Ghana Energy Industry

Ghana Energy Industry

In addition to the considerable oil reserves, there are also considerable reserves of natural gas under the ocean floor, which, based on current knowledge, should amount to more than 20 billion cubic meters of natural gas, but which are not yet being extracted. Rather, the ‘Associated Gas’ released during oil production is flared and partly injected again, but there are concrete plans to feed the natural gas to the Aboadze thermal power station near Sekondi-Takoradi, the new ‘El Dorado’, for the purpose of generating electricity. As one of 16 countries located in Western Africa according to cellphoneexplorer, Ghana is heavily dependent on gas supplies from Nigeria, which according to the contract amount to 120 million ‘standard cubic feet’ and reach Ghana via the ‘West African Gas Pipeline’ (WAGP). So far, problems have repeatedly arisen on both sides. While Nigeria often failed to keep its promises, Ghana repeatedly got into financial difficulties. At the end of June 2016, WAPG temporarily stopped delivering gas as the Ghanaian side once again failed to meet its payment obligations. The precarious power supply that had existed for years deteriorated again. In the meantime, the situation has eased somewhat and Ghana is now even exporting electricity to neighboring countries Cote d’Ivoire. Hydropower to generate electricity for industry at the giant Akosombo Dam, and traditional uses of kerosene and charcoal are still prevalent for households.

Electricity generation and with it the inadequate energy supply in the past have improved – at the end of 2018, an installed capacity of 4,400 MW was available nationwide, although 3,800 MW can be regarded as reliable. The government is committed to promoting renewable energies, although their share is only around one percent. In a first step, a Greenhouse Estate project is being developed in the Greater Accra area as part of the NEIP program, which is to be expanded into the largest of its kind in Africa in the medium term. Towards the end of the severe energy crisis under the previous government of President Mahama, new electricity capacities were created with the help of external energy companies such as Karpowership established and long-term supply contracts for liquefied gas concluded on the basis of take-or-pay. Ghana now has considerable overcapacities and purchase commitments, which have entailed considerable financial risks and could cost more than USD 10 billion in the national budget in the election year and in the next legislative period.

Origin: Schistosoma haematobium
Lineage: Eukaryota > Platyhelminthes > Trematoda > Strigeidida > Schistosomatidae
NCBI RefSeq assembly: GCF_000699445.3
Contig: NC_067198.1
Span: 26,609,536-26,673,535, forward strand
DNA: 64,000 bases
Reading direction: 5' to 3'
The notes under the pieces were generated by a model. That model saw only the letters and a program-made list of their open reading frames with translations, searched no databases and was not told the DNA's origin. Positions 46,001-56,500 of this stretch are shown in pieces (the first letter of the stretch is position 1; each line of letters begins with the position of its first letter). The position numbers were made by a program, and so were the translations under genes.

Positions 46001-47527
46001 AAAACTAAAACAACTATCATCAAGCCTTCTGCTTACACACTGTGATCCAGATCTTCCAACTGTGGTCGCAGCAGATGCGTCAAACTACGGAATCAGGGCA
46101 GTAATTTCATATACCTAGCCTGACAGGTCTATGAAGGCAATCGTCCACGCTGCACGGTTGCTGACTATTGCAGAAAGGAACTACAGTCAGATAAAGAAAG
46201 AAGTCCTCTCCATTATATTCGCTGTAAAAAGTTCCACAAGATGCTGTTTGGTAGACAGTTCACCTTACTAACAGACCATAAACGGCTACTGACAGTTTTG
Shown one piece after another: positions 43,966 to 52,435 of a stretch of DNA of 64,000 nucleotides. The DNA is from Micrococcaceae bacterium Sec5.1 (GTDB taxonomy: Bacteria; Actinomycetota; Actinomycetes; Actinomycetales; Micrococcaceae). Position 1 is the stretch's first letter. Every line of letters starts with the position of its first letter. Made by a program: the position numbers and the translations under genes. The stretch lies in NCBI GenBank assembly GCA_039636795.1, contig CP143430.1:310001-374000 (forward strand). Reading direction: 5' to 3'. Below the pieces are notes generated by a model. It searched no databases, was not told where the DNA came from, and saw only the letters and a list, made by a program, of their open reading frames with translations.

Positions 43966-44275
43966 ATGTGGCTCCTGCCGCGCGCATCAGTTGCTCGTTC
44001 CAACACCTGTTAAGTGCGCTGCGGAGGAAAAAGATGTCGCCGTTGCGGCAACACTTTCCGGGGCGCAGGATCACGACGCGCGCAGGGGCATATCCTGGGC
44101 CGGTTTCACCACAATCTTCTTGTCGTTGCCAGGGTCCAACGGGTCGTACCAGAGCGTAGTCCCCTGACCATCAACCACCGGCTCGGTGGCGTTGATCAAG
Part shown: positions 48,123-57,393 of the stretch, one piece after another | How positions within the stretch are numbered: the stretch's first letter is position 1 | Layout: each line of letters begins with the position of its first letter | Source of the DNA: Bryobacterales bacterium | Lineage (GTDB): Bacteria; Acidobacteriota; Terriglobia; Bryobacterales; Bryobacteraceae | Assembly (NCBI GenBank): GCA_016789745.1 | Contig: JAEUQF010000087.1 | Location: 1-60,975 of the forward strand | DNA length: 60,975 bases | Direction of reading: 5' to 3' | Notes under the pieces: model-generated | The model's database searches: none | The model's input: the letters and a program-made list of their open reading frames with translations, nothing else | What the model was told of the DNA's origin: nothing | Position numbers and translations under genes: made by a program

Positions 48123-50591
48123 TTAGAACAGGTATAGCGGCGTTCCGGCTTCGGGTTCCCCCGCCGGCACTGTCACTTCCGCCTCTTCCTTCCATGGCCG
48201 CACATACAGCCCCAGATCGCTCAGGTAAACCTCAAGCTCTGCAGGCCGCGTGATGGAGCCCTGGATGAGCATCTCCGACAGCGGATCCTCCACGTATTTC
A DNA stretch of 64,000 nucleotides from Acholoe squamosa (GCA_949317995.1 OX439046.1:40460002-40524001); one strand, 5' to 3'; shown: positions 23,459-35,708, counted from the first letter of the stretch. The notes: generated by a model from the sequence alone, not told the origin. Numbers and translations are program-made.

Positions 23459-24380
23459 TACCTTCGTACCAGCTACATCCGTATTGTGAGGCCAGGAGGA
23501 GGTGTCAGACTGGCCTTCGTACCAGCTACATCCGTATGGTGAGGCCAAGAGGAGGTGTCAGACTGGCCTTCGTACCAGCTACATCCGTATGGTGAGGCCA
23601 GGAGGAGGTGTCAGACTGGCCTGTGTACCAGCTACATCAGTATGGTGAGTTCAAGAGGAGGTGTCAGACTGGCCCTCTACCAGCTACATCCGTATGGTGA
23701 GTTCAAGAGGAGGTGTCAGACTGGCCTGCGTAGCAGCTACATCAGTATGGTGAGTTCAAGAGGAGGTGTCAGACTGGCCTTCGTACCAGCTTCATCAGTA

The current annual cost of unused energy is approximately $ 500 million. In addition, nearly $ 3 billion in debt weighs on the electricity sector, in which the Electricity Company of Ghana (ECG), the Ghana Grid Company (GRIDCO) and the Northern Electricity Distribution Company (NEDCO) are responsible for transmission and allocation. Almost half of the unpaid bills are due to government institutions and companies, as well as technically caused energy losses and reduced electricity prices. The multi-year Energy Sector Recovery Program (ESRP) adopted in May 2019 aims to find a medium-term solution to the crisis with the help of the World Bank. The cancellation of the concession for the privately organized Ghanaian-international consortium Power Distribution Services (PDS), announced by the government and the ECG in October 2019, may represent a major setback for the reform efforts, as there are considerable legal and financial risks. In addition, the government did not paint a good picture on this complex matter.

It remains to be seen whether the energy resource oil / gas will prove to be a curse or a blessing for Ghana. What is certain is that it accelerates economic and social transformation processes in what is still an agrarian economy. The ongoing rural-urban migration into the two huge metropolitan areas of Accra and Kumasi is evidence of these processes of change to which agriculture is also subject. On the one hand they fuel the service sector and on the other hand they expand the informal sector. In Ghana, too, smallholders have become an interesting target group for digitally savvy investors and donor organizations who are convinced that with the help of digitization integrating smallholders into the formal economic sector and at the same time being able to increase yields significantly and sustainably. Despite numerous positive trends, self-sustaining growth is still a long way off, so that Ghana will also need massive international support for the foreseeable future. Increasing direct investments from abroad, especially from China, ample transfer payments from Ghanaian citizens and people of Ghanaian origin in the overseas diaspora, growing tourism and loans from the relevant international development institutions such as the World Bank, IMF and African Development Bank contribute significantly to growth and modernization. In February 2015, the time had come again: Ghana received an urgently needed structural and aid program worth US $ 940 million from the IMF, spread over three years, so that the ailing economy could regain its footing and implement long overdue reforms such as reducing subsidies for gasoline and electricity. At the end of August 2017, another IMF delegation was in Ghana to discuss a new loan. The result was positive and Ghana received $ 94.2 million from the extended credit facility program. Nevertheless, despite the noticeable will to reform, there are significant deficits such as the Doing Business 2020 index the World Bank from 2019 shows that Ghana ranks 118th out of 190 countries only in the lower midfield. On April 2, 2019, the Finance Minister announced the end of the extended IMF credit facility.

Gold processing in the mine in Tarkwa

Gold processing in the mine in Tarkwa